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ECB Rate Decision: Signals When the Cut Is Coming?

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The markets are getting set up for a fairly predictable outcome for the ECB meeting. The most recent comments from members of the monetary policy-setting committee have largely reflected market expectations. Which means that if the ECB does something different than last time, it could shake up the markets.

The prevailing narrative is that the shared central bank will start its easing cycle in June, with ECB rate cuts expected to be on the agenda. This is bolstered by particular comments from ECB President Christine Lagarde that are being interpreted as essentially telling the market when the cut will happen. She has said, repeatedly, that the data from Q1 will be “very important” to determine when to cut rates. That data will be coming out through the course of this month and the early part of May. Which means that the ECB will have the information it needs to decide to cut at the June meeting.

It Can’t Happen Soon Enough

In the meantime, however, the data has been piling up to show it’s time to start easing. On top of the Euro Zone economy essentially stagnating so far, inflation has been coming down faster than expected. Initial projections from the ECB said that CPI wouldn’t be down to the 2.0% target until next year. Now economists believe that could happen as soon as in the third quarter.

We have to remember that for years, the ECB has been fighting the opposite problem. It kept rates below zero for over a decade as it fought low inflation in a low growth economy. Europe saw a large bump in consumer prices last year as a result of the war in Ukraine and the after effects of the pandemic spending. But Europe did not spend nearly as much as the US or UK in the pandemic period, meaning that its inflationary pressure should be less.

The Base Effect and Future Easing

What that means is that the price changes that drove up the annual inflation rate are fast rolling off the 12-month calculator. This is called “base effect”, as annual inflation compares prices to one year ago. If prices remain growing at their current rate, then inflation could not only come down to the ECB’s target, but go below it.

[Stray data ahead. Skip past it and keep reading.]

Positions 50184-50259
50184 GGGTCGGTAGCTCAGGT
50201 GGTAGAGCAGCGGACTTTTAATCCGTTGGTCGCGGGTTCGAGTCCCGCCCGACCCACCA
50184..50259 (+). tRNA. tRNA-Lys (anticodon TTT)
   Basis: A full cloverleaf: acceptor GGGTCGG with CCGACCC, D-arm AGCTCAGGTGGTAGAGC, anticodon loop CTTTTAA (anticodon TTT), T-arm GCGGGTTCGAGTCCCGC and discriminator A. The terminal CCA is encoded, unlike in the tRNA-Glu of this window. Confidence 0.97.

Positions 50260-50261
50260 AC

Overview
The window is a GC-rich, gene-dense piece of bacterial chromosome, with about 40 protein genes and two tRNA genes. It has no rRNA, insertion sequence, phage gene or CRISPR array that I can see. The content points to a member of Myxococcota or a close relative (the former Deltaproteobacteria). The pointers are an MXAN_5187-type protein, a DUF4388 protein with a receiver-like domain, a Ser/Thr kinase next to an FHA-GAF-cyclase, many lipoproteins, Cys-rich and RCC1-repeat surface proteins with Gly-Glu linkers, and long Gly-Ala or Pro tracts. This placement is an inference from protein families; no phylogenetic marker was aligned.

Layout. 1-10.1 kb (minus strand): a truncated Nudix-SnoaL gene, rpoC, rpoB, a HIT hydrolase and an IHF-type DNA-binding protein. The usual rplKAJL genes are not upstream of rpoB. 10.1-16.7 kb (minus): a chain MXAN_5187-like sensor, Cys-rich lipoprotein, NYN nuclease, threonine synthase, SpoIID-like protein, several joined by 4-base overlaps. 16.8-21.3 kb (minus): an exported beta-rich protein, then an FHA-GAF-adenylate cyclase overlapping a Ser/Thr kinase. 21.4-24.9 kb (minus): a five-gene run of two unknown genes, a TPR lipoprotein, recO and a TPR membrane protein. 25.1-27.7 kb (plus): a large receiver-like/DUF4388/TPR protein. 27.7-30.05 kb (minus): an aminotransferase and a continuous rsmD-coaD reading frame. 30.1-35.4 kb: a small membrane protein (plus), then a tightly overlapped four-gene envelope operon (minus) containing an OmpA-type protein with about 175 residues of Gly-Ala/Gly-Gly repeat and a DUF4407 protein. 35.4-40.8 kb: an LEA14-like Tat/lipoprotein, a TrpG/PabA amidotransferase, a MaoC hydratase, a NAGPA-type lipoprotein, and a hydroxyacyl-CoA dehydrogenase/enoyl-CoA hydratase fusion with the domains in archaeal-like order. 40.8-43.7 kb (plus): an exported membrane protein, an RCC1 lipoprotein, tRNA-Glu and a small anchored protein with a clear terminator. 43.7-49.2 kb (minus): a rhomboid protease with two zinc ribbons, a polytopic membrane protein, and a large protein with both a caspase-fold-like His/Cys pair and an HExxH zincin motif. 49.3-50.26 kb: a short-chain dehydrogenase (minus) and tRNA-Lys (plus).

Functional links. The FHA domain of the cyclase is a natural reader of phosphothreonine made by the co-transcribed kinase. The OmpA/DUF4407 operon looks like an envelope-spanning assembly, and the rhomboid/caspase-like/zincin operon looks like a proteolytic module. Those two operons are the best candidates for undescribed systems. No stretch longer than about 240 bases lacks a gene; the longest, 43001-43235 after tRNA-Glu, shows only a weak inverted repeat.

Economic growth is generally needed to generate organic inflation. With the EU coming back to pressure governments to keep a lid on their deficit spending, the velocity of money in the shared economy is slowing down. Which means that the ECB could find itself in need of cutting much quicker than its other counterparts in order to shore up its inflation targets.

What to Look Out For

That is likely to be well into the future, however. But it could have an impact on the thinking of the ECB members as they gather for their April rate decision. The question is if Lagarde, or the statement itself, will provide a more solid signal than what has already been delivered about the June cut. Or maybe even hint at the possibility of easing in May, as it’s generally expected that the central bank will try to provide some guidance ahead of actually starting to ease.

A more hawkish tone would likely come out of left field for the markets, and substantially support the Euro. As markets become increasingly unsure about the Fed’s June cut, it seems that the ECB rate cuts might be the first to start easing. Something that suggests pushing the rate cut off until the third quarter would be a bit of a surprise and could see the Euro gaining substantially against its peers.

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